According to Susan Tuller, the US mission country consular coordinator, Nigeria sends students to study in the United States more than any other country in Africa. With over 13,000 Nigerians studying in the United States, Nigeria is the 11th country for sending international students to America. That’s really huge, so you guys will have lots of friends and acquaintances that come from Nigeria once you get there,”.
To sustain this number in the US school system, sponsors of these young men and women would have to source forex for their fees and upkeep which would naturally put pressure on the Naira.
It’s therefore quite obvious that the collapse of medical, educational and the nation’s manufacturing sectors over these years is a major contributory factor to the continued pressure on the currency thereby setting it for its free fall.
Indeed at no time in years past, had Nigeria’s growing appetite and lifestyle that now tend to fancy foreign manufactured goods to the detriment of locally made ones had mounted so much pressure on the local currency than now.
Only a fortnight ago, Leather Products Manufacturers Association of Abia State (LEPMAAS) lamented that the high cost of raw materials used in shoe production, was threatening their production capacity and jobs in the sector.
It’s president Okechukwu Williams said his members now find it difficult to produce shoes, at the current exchange rate of the dollar as six of the eight important components used in shoe production are still being imported taking the prices of finished products beyond the reach of many across with skyrocketing snd frequent spike in exchange rates.
He said: “Seventy percent of the materials we use in shoe production is imported from China, Italy or other countries where shoe and leather raw materials are produced.”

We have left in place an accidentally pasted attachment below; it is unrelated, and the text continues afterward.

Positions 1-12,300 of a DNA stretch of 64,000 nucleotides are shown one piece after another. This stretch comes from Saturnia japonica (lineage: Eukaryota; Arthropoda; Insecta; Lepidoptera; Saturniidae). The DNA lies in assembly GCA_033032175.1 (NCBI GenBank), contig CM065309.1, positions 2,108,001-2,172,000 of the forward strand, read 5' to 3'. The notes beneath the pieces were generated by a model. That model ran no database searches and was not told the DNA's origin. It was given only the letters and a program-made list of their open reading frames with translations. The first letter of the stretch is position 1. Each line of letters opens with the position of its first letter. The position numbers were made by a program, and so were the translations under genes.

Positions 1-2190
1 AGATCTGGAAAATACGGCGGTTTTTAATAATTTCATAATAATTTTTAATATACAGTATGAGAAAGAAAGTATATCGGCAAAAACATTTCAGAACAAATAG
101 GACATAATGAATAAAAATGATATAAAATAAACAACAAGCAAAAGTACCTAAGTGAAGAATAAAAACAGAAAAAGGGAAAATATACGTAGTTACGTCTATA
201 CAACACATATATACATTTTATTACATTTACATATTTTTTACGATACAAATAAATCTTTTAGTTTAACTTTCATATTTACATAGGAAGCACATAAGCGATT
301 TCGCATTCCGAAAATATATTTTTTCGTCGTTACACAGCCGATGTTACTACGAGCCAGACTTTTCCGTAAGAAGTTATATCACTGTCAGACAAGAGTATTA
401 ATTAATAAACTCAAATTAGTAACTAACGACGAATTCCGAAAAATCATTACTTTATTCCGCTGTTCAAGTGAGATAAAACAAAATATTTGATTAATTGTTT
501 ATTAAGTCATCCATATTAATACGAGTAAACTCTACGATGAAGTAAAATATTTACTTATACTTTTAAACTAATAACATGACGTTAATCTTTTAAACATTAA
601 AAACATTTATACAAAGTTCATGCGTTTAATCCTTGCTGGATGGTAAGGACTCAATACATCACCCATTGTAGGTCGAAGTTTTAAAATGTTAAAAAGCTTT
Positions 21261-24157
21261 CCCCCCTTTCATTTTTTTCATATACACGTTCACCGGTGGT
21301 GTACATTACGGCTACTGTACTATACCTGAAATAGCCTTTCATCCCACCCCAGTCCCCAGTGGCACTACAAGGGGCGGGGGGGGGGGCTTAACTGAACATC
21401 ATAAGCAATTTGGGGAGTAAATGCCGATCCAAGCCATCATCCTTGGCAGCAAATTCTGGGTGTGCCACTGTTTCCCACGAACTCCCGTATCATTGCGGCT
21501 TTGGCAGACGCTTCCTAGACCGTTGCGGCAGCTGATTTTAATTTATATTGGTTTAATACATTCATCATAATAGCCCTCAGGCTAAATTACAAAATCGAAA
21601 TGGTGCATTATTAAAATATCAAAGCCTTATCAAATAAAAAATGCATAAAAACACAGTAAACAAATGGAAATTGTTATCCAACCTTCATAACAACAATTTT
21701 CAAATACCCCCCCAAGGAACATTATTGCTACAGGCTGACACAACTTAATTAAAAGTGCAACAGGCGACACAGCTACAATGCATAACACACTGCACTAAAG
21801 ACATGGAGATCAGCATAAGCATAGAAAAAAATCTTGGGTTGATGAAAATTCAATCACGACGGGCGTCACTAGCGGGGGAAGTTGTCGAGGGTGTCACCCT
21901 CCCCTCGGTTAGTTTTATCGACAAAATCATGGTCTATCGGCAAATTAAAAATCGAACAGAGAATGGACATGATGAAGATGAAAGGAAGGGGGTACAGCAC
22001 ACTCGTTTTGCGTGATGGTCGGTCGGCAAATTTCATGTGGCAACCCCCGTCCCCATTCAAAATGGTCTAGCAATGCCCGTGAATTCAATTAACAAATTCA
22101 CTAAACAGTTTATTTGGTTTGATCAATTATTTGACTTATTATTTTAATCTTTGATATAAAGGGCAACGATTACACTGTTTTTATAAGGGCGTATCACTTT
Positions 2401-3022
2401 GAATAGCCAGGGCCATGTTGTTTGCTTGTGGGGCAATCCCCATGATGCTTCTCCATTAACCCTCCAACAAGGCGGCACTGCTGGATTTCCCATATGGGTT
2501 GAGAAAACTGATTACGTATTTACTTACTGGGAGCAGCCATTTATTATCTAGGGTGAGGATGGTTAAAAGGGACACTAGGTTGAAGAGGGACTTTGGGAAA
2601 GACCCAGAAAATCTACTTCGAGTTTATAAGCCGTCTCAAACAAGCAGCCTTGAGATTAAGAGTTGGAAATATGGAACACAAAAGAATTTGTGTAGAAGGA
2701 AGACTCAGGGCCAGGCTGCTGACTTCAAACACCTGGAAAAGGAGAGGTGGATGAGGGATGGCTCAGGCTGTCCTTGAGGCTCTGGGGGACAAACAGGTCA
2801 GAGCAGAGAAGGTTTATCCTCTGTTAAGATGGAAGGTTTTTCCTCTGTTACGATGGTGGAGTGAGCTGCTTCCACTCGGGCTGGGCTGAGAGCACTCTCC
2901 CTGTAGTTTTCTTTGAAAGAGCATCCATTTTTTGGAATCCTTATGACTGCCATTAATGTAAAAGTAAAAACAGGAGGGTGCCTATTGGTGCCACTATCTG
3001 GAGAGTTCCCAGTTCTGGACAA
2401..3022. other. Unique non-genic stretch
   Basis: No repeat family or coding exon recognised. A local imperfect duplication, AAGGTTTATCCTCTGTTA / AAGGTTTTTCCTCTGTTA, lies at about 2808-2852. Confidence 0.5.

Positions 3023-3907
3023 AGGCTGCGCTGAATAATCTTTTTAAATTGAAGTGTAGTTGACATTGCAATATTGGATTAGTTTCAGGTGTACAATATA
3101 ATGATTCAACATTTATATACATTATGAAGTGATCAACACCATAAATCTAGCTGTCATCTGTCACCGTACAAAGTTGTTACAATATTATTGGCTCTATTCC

“He further stated “And for us here, it is not goodnews that in the 50 to 60 years the Aba shoe industry has existed in Nigeria, no conscious effort is made to reduce the quantity of imported raw materials used in manufacturing leather products.” The industrialist lamented
Also reviewing the turn of event s in the nation’s economy, Dr Muda Yusuf, Economist and CEO, Centre for the Promotion of Private Sector Enterprise (CPPE) opined, “What we are experiencing in the foreign exchange market today is largely the consequence of the CBN policy choice of a fixed exchange rate regime and administrative allocation of forex. It is a policy regime that has created a huge enterprise around foreign exchange – round tripping, speculation, over invoicing, capital flight among others.
span class="Apple-converted-space"> Yet market systems are time tested as instruments of efficient resource allocation in leading economies around the world.”
Yusuf further stated, “Of course market failures are recognised in economics, and these are exceptions that can be identified in dealt with.”